in ,

The Law 100: White & Case Rule

Raking up $1.5 billion in gross revenues is no mean achievement. Nor is $2 million in profits per partner. Nor is $800,000 in revenues per lawyer. Those are the figures that Am Law Daily is reporting in the Am Law 100/200 review.

For the first time, the firm reached $1.5 billion in gross revenue, $2 million in profits per partner and $800,000 in revenue per lawyer. Profits per partner recorded a particularly robust bump of 7.2 percent, from $1.87 million in 2013. Over three years, PPP jumped 36 percent, from under $1.5 million to just over $2 million.

AmLaw Daily reports: “This is the culmination of what we’ve been doing for the past five years,” says White & Case chairman Hugh Verrier, whose firm embarked on a major reorganization in 2009.

Verrier adds that the firm met its goals of boosting profitability and productivity over the past five years while keeping attorney head count roughly flat.  Verrier says that over the next five years White & Case aims to resume growth while continuing to boost financial performance.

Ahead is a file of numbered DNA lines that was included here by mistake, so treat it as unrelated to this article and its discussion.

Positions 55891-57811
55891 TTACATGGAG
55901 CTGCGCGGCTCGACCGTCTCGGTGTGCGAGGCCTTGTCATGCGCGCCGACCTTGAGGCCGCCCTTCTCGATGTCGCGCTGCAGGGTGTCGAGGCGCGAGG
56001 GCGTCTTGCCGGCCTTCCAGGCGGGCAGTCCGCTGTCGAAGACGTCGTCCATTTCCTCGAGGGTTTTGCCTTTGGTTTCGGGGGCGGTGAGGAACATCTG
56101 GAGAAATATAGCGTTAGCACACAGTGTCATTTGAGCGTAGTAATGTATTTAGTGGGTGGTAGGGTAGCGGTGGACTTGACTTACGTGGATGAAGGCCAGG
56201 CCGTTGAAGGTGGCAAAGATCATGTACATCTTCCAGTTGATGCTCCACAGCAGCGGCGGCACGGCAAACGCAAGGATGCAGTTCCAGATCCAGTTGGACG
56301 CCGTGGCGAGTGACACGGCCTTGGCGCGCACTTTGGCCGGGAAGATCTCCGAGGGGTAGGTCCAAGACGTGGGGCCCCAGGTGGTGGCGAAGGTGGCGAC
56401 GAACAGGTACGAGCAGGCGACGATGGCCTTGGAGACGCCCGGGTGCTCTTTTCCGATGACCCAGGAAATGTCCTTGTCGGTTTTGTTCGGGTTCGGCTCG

High performing practices last year, Verrier says, included antitrust, arbitration, capital markets, private equity and restructuring. White & Case’s best-performing offices were in London, Paris and Washington, D.C., as well as the firm’s smaller offices in Europe and the Middle East.

Among the litigation highlights of 2014 was the U.S. Court of Appeals for the Federal Circuit affirming a patent ruling that preserved the exclusive right of White & Case client Pfizer to sell the blockbuster anti-seizure drug Lyrica through 2018.

In some of its biggest deals this year, White & Case advised Zimmer Holdings on its $13.35 billion purchase of the medical device maker Biomet, a Chinese consortium on its $6 billion purchase of the Las Bambas copper project in Peru and Dynegy on its $6.25 billion acquisition of 21 power plants across New England and the Midwest.

Read more at American Lawyer

Quarles & Brady Holds Open House for New Indianapolis Office

How Lawyers Can Avoid a Social Media Nightmare